Apologies to the OP. I hope the answer posted in #2 and #3 would help resolve the issue. Nonetheless, I also hope that the discussion now going on about mechanical shutters would make the L1020 more interesting and appealing.
    Last edited by gpobernardo; 06-09-2015 at 11:58 AM.
    06-09-2015 11:39 AM
  10. Summer_Moon's Avatar
    To the OP, sorry to have derailed your initial question. I would think letting the battery die might help to get it to close.
    For the mechanical shutter of the 1020, I found some pictures that might be of use. They are cut-away images of the 1020 sensor.

    Looking closer I see what you mean and yes the leaves are in front of the lenses, but I still see it as being a mechanical shutter. There would be no reason to have it other than for a mechanical shutter. If you look on the iPhone you can see directly down into the assembly there is no shutter, so it therefore has an electronic shutter.
    gpobernardo likes this.
    06-10-2015 12:54 PM
  11. gpobernardo's Avatar
    Yup, I saw the cut-away diagram, too... but that's a good find on the actual dissection of the camera module!

    Now, it seems that the question is: are those sets of leaves components of a real mechanical shutter or not? - that is if they are a "set of leaves" to begin with, could be just a simple sliding cover without the fine print.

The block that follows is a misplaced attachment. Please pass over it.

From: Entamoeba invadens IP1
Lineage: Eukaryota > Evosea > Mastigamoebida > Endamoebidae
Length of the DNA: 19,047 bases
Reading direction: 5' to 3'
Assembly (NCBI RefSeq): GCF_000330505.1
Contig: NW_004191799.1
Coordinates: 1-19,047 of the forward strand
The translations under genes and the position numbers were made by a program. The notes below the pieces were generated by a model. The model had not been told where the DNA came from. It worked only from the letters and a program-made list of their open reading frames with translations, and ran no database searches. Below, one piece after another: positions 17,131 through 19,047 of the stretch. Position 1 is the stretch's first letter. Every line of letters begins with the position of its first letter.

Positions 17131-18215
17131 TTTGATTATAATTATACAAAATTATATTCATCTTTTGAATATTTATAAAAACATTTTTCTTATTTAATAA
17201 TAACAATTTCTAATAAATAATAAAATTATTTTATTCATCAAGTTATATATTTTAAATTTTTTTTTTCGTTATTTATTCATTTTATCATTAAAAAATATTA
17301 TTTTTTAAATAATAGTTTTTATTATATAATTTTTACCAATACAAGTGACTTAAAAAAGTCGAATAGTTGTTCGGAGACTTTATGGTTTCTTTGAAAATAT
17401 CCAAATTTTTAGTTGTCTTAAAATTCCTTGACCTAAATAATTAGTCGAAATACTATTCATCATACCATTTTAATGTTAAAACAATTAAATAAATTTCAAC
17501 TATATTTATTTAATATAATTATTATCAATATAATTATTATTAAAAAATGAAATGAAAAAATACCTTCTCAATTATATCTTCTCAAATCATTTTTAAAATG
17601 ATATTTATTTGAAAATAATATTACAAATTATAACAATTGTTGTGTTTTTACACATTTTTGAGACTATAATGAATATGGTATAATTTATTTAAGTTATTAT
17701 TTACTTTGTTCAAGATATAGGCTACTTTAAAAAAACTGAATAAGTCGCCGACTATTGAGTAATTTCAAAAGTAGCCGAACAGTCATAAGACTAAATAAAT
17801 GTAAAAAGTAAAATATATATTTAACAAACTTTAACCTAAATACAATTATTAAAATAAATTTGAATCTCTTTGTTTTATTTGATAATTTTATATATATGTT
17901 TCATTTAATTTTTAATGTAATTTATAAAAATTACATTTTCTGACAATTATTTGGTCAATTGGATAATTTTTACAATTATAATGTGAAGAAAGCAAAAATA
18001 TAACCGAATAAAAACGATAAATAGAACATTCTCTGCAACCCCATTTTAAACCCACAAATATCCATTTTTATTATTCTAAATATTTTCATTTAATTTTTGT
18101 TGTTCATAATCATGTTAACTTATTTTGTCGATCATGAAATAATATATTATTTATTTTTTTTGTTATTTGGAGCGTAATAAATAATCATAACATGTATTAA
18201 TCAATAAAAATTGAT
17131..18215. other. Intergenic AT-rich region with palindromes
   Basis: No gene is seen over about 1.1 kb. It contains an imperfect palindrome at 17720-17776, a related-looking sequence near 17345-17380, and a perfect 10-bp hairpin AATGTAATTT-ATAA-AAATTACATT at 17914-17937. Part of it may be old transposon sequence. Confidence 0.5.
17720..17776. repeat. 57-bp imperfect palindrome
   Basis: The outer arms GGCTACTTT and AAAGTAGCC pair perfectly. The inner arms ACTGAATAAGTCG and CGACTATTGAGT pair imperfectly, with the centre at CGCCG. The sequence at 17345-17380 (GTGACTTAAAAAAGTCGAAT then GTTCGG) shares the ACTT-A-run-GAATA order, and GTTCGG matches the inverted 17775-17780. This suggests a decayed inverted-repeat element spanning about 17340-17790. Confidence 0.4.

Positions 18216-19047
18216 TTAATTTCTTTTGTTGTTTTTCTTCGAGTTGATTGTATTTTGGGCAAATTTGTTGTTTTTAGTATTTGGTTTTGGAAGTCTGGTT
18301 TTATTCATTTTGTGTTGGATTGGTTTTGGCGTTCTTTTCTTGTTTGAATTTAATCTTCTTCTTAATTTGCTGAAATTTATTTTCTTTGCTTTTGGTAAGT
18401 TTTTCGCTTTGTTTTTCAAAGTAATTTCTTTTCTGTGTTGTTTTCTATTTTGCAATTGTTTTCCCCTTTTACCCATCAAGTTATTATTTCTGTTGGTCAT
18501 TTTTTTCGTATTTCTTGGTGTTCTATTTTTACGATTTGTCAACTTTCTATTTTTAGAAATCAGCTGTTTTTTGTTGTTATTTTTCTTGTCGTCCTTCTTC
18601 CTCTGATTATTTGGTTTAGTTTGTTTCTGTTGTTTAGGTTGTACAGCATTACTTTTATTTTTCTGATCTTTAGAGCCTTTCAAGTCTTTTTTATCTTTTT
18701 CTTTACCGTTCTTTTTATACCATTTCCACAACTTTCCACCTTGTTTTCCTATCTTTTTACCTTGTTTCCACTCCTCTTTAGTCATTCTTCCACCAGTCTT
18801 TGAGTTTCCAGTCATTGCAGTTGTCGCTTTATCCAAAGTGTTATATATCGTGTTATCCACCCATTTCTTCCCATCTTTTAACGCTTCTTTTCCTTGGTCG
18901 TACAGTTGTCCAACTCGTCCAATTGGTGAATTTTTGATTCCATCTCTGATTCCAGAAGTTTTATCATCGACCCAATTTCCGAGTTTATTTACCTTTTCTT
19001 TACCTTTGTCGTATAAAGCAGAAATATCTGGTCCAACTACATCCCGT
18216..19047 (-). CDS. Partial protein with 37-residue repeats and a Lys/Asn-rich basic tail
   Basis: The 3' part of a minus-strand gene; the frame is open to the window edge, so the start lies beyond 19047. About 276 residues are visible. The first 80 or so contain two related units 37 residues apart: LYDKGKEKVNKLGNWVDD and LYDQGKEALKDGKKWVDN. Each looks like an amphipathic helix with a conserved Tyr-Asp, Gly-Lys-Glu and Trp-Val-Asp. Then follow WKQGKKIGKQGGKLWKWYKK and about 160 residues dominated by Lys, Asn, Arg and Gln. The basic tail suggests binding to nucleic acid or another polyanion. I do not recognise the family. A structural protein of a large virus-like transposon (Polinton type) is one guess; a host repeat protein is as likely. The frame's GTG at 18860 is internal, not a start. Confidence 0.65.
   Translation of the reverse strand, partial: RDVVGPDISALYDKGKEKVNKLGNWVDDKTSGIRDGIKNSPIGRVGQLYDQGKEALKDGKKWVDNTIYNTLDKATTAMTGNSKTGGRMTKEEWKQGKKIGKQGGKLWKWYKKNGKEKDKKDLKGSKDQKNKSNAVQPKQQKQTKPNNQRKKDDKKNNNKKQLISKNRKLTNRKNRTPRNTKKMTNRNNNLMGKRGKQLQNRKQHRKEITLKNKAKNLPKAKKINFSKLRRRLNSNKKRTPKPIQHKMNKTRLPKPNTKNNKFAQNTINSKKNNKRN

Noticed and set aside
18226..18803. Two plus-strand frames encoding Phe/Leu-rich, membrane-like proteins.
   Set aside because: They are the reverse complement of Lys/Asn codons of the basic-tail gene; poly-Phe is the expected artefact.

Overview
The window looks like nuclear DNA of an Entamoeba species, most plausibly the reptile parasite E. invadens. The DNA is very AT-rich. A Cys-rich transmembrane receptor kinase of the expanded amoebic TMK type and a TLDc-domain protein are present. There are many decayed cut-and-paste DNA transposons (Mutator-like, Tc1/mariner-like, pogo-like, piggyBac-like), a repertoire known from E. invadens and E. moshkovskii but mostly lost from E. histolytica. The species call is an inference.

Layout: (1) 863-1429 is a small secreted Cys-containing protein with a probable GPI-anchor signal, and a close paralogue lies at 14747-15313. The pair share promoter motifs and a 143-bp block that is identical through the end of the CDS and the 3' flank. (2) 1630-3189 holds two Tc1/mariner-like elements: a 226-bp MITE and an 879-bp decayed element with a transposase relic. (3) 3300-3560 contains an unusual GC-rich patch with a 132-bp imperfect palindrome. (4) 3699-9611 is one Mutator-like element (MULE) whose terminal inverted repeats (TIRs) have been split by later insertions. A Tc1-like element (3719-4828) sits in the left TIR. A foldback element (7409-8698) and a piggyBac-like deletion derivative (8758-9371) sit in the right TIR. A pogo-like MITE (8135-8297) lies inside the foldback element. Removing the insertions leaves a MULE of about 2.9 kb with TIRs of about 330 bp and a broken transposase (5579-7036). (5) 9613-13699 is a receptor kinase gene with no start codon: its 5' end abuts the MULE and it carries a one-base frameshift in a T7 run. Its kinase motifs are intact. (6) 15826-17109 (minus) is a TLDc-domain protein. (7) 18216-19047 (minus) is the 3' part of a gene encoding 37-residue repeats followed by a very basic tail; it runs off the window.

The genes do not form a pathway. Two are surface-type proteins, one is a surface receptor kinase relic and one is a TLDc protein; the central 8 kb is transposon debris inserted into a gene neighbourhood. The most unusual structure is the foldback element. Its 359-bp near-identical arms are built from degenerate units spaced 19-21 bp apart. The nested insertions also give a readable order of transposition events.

If those sets of leaves behave exactly like how the leaves in the second video in post #9 do, then those indeed are a mechanical shutter as known to photographers. But if they don't, then the "mechanical shutter" being referred to in the white paper is simply a mechanical lens cover designed to prevent, or shut off, light from entering the camera module when not in use, perhaps to protect the electronics/sensor from wear since sensors degrade over time with exposure to light,... or to mislead the vast majority of consumers in a marketing plot into believing that it is a real mechanical shutter when it is just a simple automatic lens cover?

    Anyone who could create a really-slow motion video of the L1020 "shutter" for us? The slow motion capture of the iPhone 5s isn't enough.

    Nonetheless, whether it is or it isn't a mechanical shutter, the facts about how the L1020 photos are remain unchanged, and that that "shutter", when stuck, should be capable of being closed by at least one of the methods posted (way) above.
    06-10-2015 02:27 PM